The label designs for this exclusive series feature the Seven Gods of Fortune from Japanese mythology. This particular bottle portrays Bishamon, the God of happiness, business prosperity, and financial fortune. With the towering Mount Fuji and white plums in the background, Bisamon laughs loudly, holding a large plum.

Shio Yuzu is made by infusing yuzu into sake with a pinch of sea salt. Made by the 200-year-old sake brewery Kitajima Shuzo,  they combine the distinct citrus yuzu flavour with Izu peninsula sea salt to deliver a zesty and fresh drink with hints of lemon and lime.

Mukashihanashi Teshibori Yuzushu is made from infusing yuzu juice into sake and rice shochu. Produced by Muromachi Sake Brewery which has been brewing high-quality traditional Sake in Okayama since 1688, this exclusively produced yuzushu blends locally sourced ingredients with their traditional malted rice sake process. Part of the Mukashihanashi (old folk tales) series, the bottle design illustrates a scene from a 17th-century folk tale of a tiny inch boy, who never grew bigger than one inch! The label is from a woodblock printmaker from Kyoto dating back to 1891.

How to enjoy umeshu and yuzushu

Never far from an izakaya menu or pre-kaiseki meal at a ryokan in Japan, umeshu is a popular alcoholic drink with enviable versatility and an admirable knack for being the perfect addition to a roast ham glaze (yes you read that correctly).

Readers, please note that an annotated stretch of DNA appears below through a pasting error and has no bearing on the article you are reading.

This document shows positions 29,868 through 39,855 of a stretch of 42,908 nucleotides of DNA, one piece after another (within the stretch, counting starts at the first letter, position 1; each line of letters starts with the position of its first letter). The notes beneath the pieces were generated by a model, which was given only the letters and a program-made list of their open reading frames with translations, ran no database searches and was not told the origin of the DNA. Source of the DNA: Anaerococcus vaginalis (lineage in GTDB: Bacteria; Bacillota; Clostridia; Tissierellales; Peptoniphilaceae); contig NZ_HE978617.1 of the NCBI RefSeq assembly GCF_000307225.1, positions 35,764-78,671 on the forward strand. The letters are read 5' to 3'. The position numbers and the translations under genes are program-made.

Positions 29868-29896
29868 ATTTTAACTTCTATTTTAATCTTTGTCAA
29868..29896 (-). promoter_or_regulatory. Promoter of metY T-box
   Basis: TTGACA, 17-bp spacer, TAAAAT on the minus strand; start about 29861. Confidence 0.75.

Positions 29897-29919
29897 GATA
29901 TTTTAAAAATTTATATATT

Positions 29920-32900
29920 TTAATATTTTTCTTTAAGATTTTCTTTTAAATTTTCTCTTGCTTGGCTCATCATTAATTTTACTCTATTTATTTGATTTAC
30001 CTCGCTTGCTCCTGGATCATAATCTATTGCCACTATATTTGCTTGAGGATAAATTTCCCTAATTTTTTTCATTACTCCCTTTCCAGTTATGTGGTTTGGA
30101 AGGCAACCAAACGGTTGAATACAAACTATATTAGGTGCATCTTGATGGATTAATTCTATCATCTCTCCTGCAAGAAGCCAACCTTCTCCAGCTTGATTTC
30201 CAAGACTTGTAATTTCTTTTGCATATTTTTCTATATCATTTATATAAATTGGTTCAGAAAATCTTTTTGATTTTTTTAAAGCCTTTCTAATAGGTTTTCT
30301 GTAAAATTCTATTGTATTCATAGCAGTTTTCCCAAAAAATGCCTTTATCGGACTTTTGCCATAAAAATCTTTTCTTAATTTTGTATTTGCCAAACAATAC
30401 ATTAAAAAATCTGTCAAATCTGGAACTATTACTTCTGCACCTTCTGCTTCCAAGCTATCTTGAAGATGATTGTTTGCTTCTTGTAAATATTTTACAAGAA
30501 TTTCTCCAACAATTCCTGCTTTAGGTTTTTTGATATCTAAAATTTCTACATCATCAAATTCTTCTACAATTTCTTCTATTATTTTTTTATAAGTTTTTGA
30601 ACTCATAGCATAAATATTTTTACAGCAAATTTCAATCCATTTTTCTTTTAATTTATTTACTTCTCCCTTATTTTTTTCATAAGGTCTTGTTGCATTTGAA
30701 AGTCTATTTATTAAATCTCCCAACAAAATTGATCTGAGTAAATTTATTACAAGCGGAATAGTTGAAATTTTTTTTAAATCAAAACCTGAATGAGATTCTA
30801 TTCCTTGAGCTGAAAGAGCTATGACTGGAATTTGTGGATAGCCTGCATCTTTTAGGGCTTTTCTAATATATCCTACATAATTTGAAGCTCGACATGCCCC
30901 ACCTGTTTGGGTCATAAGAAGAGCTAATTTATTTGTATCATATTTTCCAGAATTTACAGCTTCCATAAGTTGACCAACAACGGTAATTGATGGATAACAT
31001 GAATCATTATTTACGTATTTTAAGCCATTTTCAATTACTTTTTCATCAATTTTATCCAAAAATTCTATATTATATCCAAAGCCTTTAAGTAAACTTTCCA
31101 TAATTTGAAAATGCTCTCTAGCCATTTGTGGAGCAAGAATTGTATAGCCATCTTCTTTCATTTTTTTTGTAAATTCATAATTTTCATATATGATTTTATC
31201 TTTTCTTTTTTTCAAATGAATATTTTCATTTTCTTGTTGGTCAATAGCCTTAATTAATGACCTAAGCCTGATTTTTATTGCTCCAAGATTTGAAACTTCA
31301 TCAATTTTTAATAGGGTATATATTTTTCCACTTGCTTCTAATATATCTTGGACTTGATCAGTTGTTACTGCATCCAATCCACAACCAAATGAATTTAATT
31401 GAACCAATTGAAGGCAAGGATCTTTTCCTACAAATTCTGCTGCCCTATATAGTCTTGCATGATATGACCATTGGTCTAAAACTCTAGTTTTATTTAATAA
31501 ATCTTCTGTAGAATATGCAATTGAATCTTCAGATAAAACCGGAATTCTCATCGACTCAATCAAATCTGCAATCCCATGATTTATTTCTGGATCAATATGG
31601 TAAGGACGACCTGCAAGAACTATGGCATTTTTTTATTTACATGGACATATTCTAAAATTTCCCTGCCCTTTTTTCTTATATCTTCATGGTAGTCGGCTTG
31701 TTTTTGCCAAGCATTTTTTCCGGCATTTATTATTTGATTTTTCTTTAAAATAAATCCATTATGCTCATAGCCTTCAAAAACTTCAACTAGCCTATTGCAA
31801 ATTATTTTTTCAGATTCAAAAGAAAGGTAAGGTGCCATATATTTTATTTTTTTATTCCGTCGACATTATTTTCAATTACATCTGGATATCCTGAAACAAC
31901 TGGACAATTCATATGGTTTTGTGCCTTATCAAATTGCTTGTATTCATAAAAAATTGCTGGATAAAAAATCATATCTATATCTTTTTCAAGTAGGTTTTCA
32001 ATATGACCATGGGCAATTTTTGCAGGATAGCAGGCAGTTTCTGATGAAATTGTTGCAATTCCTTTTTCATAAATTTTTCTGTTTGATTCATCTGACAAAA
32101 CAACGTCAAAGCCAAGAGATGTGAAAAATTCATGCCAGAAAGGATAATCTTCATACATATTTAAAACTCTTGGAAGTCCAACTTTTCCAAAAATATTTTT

It has become increasingly popular with bartenders and can be found in a myriad of cocktails at bars around the world. There are luckily a couple of simple and effortless ways to enjoy umeshu, yuzushu and other fruit liqueurs at home, ideally with those nearest and dearest.

  • On the Rocks: Put a big ice cube in a glass and pour the liqueur over top.
  • Liqueur Sour: In equal parts, mix the liqueur with shochu/vodka and soda water.
  • Liqueur Tonic: Mix 30 ml liqueur with 90 ml tonic water.
  • Liqueur Soda: Mix one part liqueur with one part carbonated water.
  • Liqueur Oyuwari: Mix one part liqueur with one part warm water.
  • Liqueur Ochawari: Mixed one part liqueur with one part hot/cold black or green tea.

Umeshu and yuzushu also lend themselves to all kinds of other culinary experimentation from tiramisu (soak your biscuits in umeshu instead of espresso for a fruity treat) to sorbet (blitz together yuzushu with coconut milk then freeze), salad dressing to meat glazes, and everything else in between. With summer near approaching, a bit of umeshu on top of vanilla ice cream or yuzushu on kakigōri (shaved ice) would likely go down a treat as well. Whether it be aperitif or digestif, sweet treat or savoury delight, umeshu, yuzushu and the variety of other Japanese fruit liqueurs available from UMESHUYA are sure to delight and have you saying oishii! (delicious!).

Where to buy UMESHUYA products

All products are available to purchase from https://umeshuya.co.uk/


About Keltie Mechalski

A self-proclaimed pastry aficionado, outdoor enthusiast and film lover from Canada. Keltie is based in London and writes on film, literature and anything else that piques her fancy.